Amy Tan's San Francisco: Dim Sum and Then Some
Sunday, January 21, 2007
San Francisco's Chinatown is too full of tourists, so passe.
This, according to best-selling author Amy Tan. But Chinatown is the setting for so many of her novels, practically a character. A place of intrigue. Exotic, colorful, dreamy.
Chinatown can be fun, Tan concedes. It's just that now there's a cooler, lesser-known part of town where the newest immigrants from China, Vietnam and Russia have settled: in the Richmond District, around Clement Street.
That's just one of Tan's favorite haunts in the city that has been her home for 30 years, and the place of her dreams during the years she spent growing up on the fringes, in a series of Bay area towns including Oakland and Hayward. To a suburban teenager in the late 1960s, San Francisco emitted a siren's call.
"My vision of the city was formed during that time," Tan says. "It was the city of love. Jimi Hendrix, Janis Joplin, the Fillmore, Haight-Ashbury. That was the city to me. I dreamed of living there -- literally dreamed of it." Thing is, even after decades of living the dream, Tan is as in love with San Francisco as she was then.
"This city is like an opera -- very dramatic, historical, tragic, funny, lyrical, beautiful, over-the-top," says Tan, who hit the literary scene in 1989 with "The Joy Luck Club" and has since published four more novels, two children's books and a book of essays. Tan knows San Francisco like she knows the quirky characters of her books, and best of all, she's willing to share. In a one-day whirlwind tour, she reveals her favorite places to eat, play, walk and be entertained in the City by the Bay.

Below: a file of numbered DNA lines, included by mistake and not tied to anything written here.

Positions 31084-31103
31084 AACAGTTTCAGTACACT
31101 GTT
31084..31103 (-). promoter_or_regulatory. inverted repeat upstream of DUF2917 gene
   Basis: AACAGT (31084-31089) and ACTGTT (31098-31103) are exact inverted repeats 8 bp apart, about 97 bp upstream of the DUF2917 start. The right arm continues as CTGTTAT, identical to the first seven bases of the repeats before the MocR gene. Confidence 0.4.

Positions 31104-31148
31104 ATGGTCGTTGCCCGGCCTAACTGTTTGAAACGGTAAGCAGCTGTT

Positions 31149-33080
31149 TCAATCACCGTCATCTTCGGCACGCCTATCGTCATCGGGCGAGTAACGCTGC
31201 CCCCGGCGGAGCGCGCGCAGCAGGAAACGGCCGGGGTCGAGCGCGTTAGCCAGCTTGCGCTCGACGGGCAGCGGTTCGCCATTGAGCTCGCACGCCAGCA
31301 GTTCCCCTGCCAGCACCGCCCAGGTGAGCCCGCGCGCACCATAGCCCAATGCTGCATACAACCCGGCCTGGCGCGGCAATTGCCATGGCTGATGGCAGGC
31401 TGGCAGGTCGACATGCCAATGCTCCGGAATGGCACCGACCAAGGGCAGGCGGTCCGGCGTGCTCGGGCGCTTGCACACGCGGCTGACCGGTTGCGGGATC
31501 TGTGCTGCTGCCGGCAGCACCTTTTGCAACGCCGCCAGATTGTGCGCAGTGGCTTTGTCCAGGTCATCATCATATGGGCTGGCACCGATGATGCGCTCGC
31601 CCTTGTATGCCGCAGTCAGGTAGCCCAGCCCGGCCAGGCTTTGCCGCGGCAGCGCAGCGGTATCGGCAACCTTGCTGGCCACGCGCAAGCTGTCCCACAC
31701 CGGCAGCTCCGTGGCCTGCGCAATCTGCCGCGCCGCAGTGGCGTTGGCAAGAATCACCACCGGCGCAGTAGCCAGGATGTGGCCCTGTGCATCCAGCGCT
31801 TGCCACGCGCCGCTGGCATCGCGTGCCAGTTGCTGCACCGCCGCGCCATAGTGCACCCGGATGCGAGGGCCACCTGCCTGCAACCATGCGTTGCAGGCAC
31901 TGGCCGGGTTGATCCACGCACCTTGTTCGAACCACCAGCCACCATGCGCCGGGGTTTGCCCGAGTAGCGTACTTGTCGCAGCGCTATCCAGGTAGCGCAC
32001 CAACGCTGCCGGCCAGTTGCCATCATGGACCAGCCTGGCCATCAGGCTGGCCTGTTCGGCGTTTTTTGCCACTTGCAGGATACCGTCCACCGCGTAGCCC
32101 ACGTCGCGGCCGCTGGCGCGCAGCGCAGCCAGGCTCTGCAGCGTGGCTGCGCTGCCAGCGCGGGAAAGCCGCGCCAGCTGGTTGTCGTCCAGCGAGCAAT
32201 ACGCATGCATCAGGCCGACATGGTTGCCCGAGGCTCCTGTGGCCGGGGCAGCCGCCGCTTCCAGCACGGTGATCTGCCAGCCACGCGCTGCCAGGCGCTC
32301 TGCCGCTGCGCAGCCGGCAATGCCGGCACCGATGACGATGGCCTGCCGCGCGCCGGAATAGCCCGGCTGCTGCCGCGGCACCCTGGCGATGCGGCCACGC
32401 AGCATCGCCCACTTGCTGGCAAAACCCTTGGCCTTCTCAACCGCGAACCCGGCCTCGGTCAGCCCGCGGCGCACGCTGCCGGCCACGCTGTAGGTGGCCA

The Guilt, the Guilt
"I feel like such a traitor," Tan says from her new home atop a Sausalito hillside, even though her husband constantly assures her that the waterfront community within view of downtown is really just another San Francisco neighborhood. Their move over the summer was prompted by the fact that the three flights of stairs in their San Francisco home were becoming a bit much for older family members and friends.
Still, from her yard, porch, living room and dining room, Tan has a panoramic view that includes many of San Francisco's iconic images. The view provides a backdrop for her first set of observations and suggestions.
First off, tons of tourists visit the park beneath the Golden Gate Bridge, but the nearby Presidio is bigger, better and less crowded, she says. The views from the park that for 218 years had been a military base -- first for Spain and Mexico and until 1994 for the United States -- are glorious, and she wants to take me there later to visit a pet cemetery overlooking the San Francisco Bay and the city skyline.
The Presidio, part of the Golden Gate National Recreation Area, also has beaches, tidal marshes and 200 species of birds on nearly 1,500 acres. There are 11 miles of hiking trails and 14 miles of paved bike trails, a pier for fishing and crabbing, a golf course and an area where locals wind surf.
For the athletic, Tan suggests biking through the Presidio, across the Golden Gate Bridge and into the wild and scenic headlands of Sausalito.
In the distance: Alcatraz Island, home to the infamous prison, now a museum. Although it's the city's No. 1 tourist attraction, Tan says, she had never been there until recently, when visiting friends wanted to take a look. It was worth the trip, she says.